You’ll hear this over and over during your session, ”How did that set feel?” Lots of ways to ask the question, but ultimately we’re all getting at the same thing. Was that hard enough? Making progress in the studio is about balancing work load and rest in a way that keeps you safe and allows you to get the most out of the time you put into your training. So the next time you’re asked that question, instead of saying “fine” (which means “more weight please”), think about your answer in terms of RPE.

What is RPE

RPE means Rating of Perceived Exertion. Simply put, it’s how hard you think you’re working. A 10 means you’re done, there are no more good reps. We hardly ever push to 10 around here, the closer you get to 10 the more risk for injury and the longer you need to recover. RPE 5 is really easy, you can feel something, but you don’t get tired. We hardly ever work at RPE 5 (maybe a warm up) because it simply doesn’t provide enough stimulus to make change. RPE 7 – 8 – 9 is really where the magic starts to happen. You get enough stimulus to create muscle adaptation but decrease risk of injury or sloppy reps. Finding RPE 7-8-9 can be tricky, especially if you’re newer to exercise. Here’s a couple ways to evaluate a set and determine how hard you’re really working.

Reps in Reserve

Here’s the question, “how many reps do you think you have left?” When the set was over, judging the number of CLEAN reps you had left is a measure called Reps in Reserve. If you could not have done one more GOOD rep, well, that’s a 10. But if you feel strongly you had 2 good reps left, that’s likely an RPE 8. And if you feel like you had 4 or more good reps, then you’re going to get more weight! With the exception of warm up sets, most sets should be in that 7/8/9 RPE range, meaning you wouldn’t have more than 2 or 3 reps in reserve. The more you think about this and discuss with your trainer, the more it will make sense and you’ll start getting a lot more out of your workouts.

Rep Cadence

Another interesting way to judge intensity is through rep cadence, or the speed you move the weight. In simple terms, if the speed stays consistent the whole set (reps 1 through 10 for example) then the RPE has to be 7 or lower. Good warm up, not really enough to stimulate change. If the weight slows down for the last couple reps, you’re likely in the magic RPE 8 range. If every rep is a different speed, takes tons of focus, you’re in that 9/10 range.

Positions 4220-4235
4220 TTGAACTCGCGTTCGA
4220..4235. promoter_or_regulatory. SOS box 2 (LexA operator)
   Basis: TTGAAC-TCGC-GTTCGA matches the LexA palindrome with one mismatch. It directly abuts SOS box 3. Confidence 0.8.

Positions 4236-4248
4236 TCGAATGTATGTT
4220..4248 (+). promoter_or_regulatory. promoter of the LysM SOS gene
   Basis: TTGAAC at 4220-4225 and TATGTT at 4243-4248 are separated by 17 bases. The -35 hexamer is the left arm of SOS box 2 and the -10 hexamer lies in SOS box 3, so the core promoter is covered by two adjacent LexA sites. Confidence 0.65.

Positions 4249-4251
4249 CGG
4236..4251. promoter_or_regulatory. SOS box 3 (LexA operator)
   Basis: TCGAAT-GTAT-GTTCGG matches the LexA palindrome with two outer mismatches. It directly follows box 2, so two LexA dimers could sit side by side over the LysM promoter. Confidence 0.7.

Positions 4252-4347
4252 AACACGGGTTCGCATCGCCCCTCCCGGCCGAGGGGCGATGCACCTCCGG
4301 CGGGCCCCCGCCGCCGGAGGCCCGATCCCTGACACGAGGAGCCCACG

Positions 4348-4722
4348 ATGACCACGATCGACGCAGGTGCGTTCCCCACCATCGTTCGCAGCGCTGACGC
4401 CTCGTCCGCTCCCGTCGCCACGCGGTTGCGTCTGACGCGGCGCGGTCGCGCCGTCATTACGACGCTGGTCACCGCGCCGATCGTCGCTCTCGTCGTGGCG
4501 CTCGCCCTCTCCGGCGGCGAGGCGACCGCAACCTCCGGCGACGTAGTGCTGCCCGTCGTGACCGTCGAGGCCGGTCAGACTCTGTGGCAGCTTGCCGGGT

Putting it all together

It’s critical, regardless of age, goals or exercise experience that you’re working hard enough when you workout. Adding intensity through progressive overload can be weight, number of sets and/or reps, the tempo you use (time under tension) or decreased rest periods. But it has to be hard enough to make changes. Having the conversation with your trainer, being honest about your efforts and challenging yourself to push harder intensities will pay off with huge dividends as you go along.

Why does RPE matter so much? Because 9 out of 10 of you reached out to us because you wanted to improve lean muscle mass as one of your top two goals. And to build muscle you have to provide adequate input, rest, nutrition to make it happen. Pick the right exercises, perform those exercises with hard enough efforts, recover well, and be consistent. It really is as straightforward as that.


Hyatt Strength + Wellness is a team of certified, enthusiastic and innovative personal trainers in Portland, Oregon. Get in touch with us by emailing Go@HyattTraining.com.


Sources

Haff, G. G., &; Triplett, N. T. (2016). Essentials of strength training and conditioning. Human Kinetics.

Helms, E. R., Brown, S. R., Cross, M. R., Storey, A., Cronin, J., & Zourdos, M. C. (2017). Self-Rated Accuracy of Rating of Perceived Exertion-Based Load Prescription in Powerlifters. Journal of strength and conditioning research, 31(10), 2938–2943. https://doi.org/10.1519/JSC.0000000000002097

Helms, E. R., Cronin, J., Storey, A., & Zourdos, M. C. (2016). Application of the Repetitions in Reserve-Based Rating of Perceived Exertion Scale for Resistance Training. Strength and conditioning journal, 38(4), 42–49. https://doi.org/10.1519/SSC.0000000000000218

Odgers, J. B., Zourdos, M. C., Helms, E. R., Candow, D. G., Dahlstrom, B., Bruno, P., & Sousa, C. A. (2021). Rating of Perceived Exertion and Velocity Relationships Among Trained Males and Females in the Front Squat and Hexagonal Bar Deadlift. Journal of strength and conditioning research, 35(Suppl 1), S23–S30. https://doi.org/10.1519/JSC.0000000000003905

Zourdos, M. C., Goldsmith, J. A., Helms, E. R., Trepeck, C., Halle, J. L., Mendez, K. M., Cooke, D. M., Haischer, M. H., Sousa, C. A., Klemp, A., & Byrnes, R. K. (2021). Proximity to Failure and Total Repetitions Performed in a Set Influences Accuracy of Intraset Repetitions in Reserve-Based Rating of Perceived Exertion. Journal of strength and conditioning research, 35(Suppl 1), S158–S165. https://doi.org/10.1519/JSC.0000000000002995